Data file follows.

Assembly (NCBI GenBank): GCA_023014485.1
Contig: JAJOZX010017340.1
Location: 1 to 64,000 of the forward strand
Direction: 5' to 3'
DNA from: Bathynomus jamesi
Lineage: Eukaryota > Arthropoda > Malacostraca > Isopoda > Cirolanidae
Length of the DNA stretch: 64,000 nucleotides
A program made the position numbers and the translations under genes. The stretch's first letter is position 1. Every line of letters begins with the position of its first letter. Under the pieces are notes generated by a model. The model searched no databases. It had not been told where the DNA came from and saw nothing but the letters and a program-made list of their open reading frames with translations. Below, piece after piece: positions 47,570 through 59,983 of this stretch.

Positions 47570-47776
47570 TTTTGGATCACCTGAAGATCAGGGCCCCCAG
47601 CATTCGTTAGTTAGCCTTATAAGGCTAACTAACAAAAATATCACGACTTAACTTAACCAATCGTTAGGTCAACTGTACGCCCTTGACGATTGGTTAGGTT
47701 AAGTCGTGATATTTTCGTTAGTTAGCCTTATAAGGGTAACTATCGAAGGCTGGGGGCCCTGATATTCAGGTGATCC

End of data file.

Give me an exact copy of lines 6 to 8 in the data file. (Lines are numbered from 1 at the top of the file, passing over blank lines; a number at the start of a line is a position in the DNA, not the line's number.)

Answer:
Lineage: Eukaryota > Arthropoda > Malacostraca > Isopoda > Cirolanidae
Length of the DNA stretch: 64,000 nucleotides
A program made the position numbers and the translations under genes. The stretch's first letter is position 1. Every line of letters begins with the position of its first letter. Under the pieces are notes generated by a model. The model searched no databases. It had not been told where the DNA came from and saw nothing but the letters and a program-made list of their open reading frames with translations. Below, piece after piece: positions 47,570 through 59,983 of this stretch.